The combination of dialogues and playing sports sounds really interesting. What is the impact of girls playing sports on issues like child marriage?
When girls take part in outdoor games, it builds team spirit and relationships between young women. They can share their problems and talk about things like how their bodies are changing as they grow up. It helps them learn and share their issues openly.
Gender inequality and problems like child marriage are related to each other. If the girls hear of another girl getting married early or being forced to marry, they can share the news in a group and get advice.
Playing games and taking part in outdoor games leads to various ways of preventing child marriage as a result.
What are the challenges that girls face when trying to take part in sports?
Girls face a lot of challenges when it comes to outdoor sports. Firstly, they face opposition at home because family members are worried they might hurt themselves. Then, they aren’t allowed to wear short clothes which are best to play sports, because boys often harass them when they’re playing. Lots of girls get embarrassed or intimidated because of this hostile environment.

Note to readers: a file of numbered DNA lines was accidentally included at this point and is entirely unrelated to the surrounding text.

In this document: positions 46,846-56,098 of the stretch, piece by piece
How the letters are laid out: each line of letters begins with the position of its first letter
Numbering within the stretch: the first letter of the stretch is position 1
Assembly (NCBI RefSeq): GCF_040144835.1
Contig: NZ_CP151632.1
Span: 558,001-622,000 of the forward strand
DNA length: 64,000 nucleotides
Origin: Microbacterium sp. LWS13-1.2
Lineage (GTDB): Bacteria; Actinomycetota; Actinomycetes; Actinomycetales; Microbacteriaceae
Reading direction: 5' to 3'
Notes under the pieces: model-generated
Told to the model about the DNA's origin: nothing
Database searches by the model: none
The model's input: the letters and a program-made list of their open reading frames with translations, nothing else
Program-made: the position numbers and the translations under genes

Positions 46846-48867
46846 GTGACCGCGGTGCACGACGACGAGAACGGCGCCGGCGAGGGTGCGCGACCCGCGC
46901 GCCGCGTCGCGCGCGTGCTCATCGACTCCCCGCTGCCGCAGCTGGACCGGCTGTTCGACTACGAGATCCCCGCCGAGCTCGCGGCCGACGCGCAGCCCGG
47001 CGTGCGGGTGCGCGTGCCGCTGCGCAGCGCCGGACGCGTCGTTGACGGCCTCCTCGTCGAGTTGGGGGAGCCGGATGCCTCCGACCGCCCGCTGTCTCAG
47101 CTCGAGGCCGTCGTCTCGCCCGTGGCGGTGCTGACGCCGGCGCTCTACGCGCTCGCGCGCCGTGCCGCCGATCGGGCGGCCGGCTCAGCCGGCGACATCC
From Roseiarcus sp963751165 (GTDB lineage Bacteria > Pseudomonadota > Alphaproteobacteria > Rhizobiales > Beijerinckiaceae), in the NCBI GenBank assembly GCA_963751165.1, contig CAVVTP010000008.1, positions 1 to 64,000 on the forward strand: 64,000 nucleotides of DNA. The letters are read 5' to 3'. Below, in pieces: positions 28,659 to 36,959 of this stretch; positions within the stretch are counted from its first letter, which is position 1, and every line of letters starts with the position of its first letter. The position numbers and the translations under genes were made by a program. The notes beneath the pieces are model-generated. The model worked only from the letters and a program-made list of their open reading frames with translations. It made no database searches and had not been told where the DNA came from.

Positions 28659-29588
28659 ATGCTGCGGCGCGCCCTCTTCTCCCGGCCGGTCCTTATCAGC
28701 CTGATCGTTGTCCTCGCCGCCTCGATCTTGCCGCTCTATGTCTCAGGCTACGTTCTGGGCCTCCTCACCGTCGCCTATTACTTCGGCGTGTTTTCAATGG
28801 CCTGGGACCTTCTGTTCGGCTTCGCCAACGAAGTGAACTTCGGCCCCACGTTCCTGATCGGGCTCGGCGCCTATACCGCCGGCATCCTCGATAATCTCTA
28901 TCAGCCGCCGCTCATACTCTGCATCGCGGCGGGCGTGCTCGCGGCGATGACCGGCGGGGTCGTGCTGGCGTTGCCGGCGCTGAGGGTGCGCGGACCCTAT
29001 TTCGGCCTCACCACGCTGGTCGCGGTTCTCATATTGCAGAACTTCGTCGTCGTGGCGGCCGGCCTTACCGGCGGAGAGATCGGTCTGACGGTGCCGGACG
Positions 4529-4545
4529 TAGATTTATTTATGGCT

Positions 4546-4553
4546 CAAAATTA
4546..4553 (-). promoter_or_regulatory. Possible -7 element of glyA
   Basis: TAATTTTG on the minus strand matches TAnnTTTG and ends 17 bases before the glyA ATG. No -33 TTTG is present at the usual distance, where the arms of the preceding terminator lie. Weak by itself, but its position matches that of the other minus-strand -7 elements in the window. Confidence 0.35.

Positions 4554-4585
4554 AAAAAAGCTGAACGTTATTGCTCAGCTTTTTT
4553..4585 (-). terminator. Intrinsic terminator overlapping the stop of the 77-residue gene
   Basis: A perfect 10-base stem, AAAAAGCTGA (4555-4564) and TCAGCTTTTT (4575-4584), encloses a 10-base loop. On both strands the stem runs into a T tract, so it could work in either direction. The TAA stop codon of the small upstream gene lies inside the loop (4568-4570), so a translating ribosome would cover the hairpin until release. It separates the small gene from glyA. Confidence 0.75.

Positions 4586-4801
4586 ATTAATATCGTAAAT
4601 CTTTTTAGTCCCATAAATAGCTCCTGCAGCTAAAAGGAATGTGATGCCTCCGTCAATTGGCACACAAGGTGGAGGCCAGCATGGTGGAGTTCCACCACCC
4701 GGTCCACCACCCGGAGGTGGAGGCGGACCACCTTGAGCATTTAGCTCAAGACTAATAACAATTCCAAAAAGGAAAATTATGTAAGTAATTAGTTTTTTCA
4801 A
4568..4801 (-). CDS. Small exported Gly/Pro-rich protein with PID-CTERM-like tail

Girls should also be encouraged to take part in outdoor sports so attitudes to girls and women evolves in society tooPriyanka Kumari, Mahila Mukti Sanstha, India
That sounds very difficult indeed. So, how do you plan to use sports in your work for gender equality?
Right from childhood, girls are discriminated against – including in sports. Girls are expected to play indoors with kitchen sets and dolls, while boys are encouraged to play games like football and cricket. To contribute to gender equality, girls should also be encouraged to take part in outdoor sports so attitudes to girls and women evolves in society too. I want to be part of a society in which girls can do the same things boys can.
We agree! Do you have a favourite sports person that you look up to?
Yes, Mahendra Singh Dhoni, who belongs to our state, is my favourite sportsman. He was captain of the national cricket team. I look up to him because he has commendable decision-making abilities. He holds the team together and inspires his team. He believes more in keeping the team together than in winning or losing, and this is what ultimately helps the team win!
What is your advice to girls and young people who want to take up a sport, but face barriers or discrimination?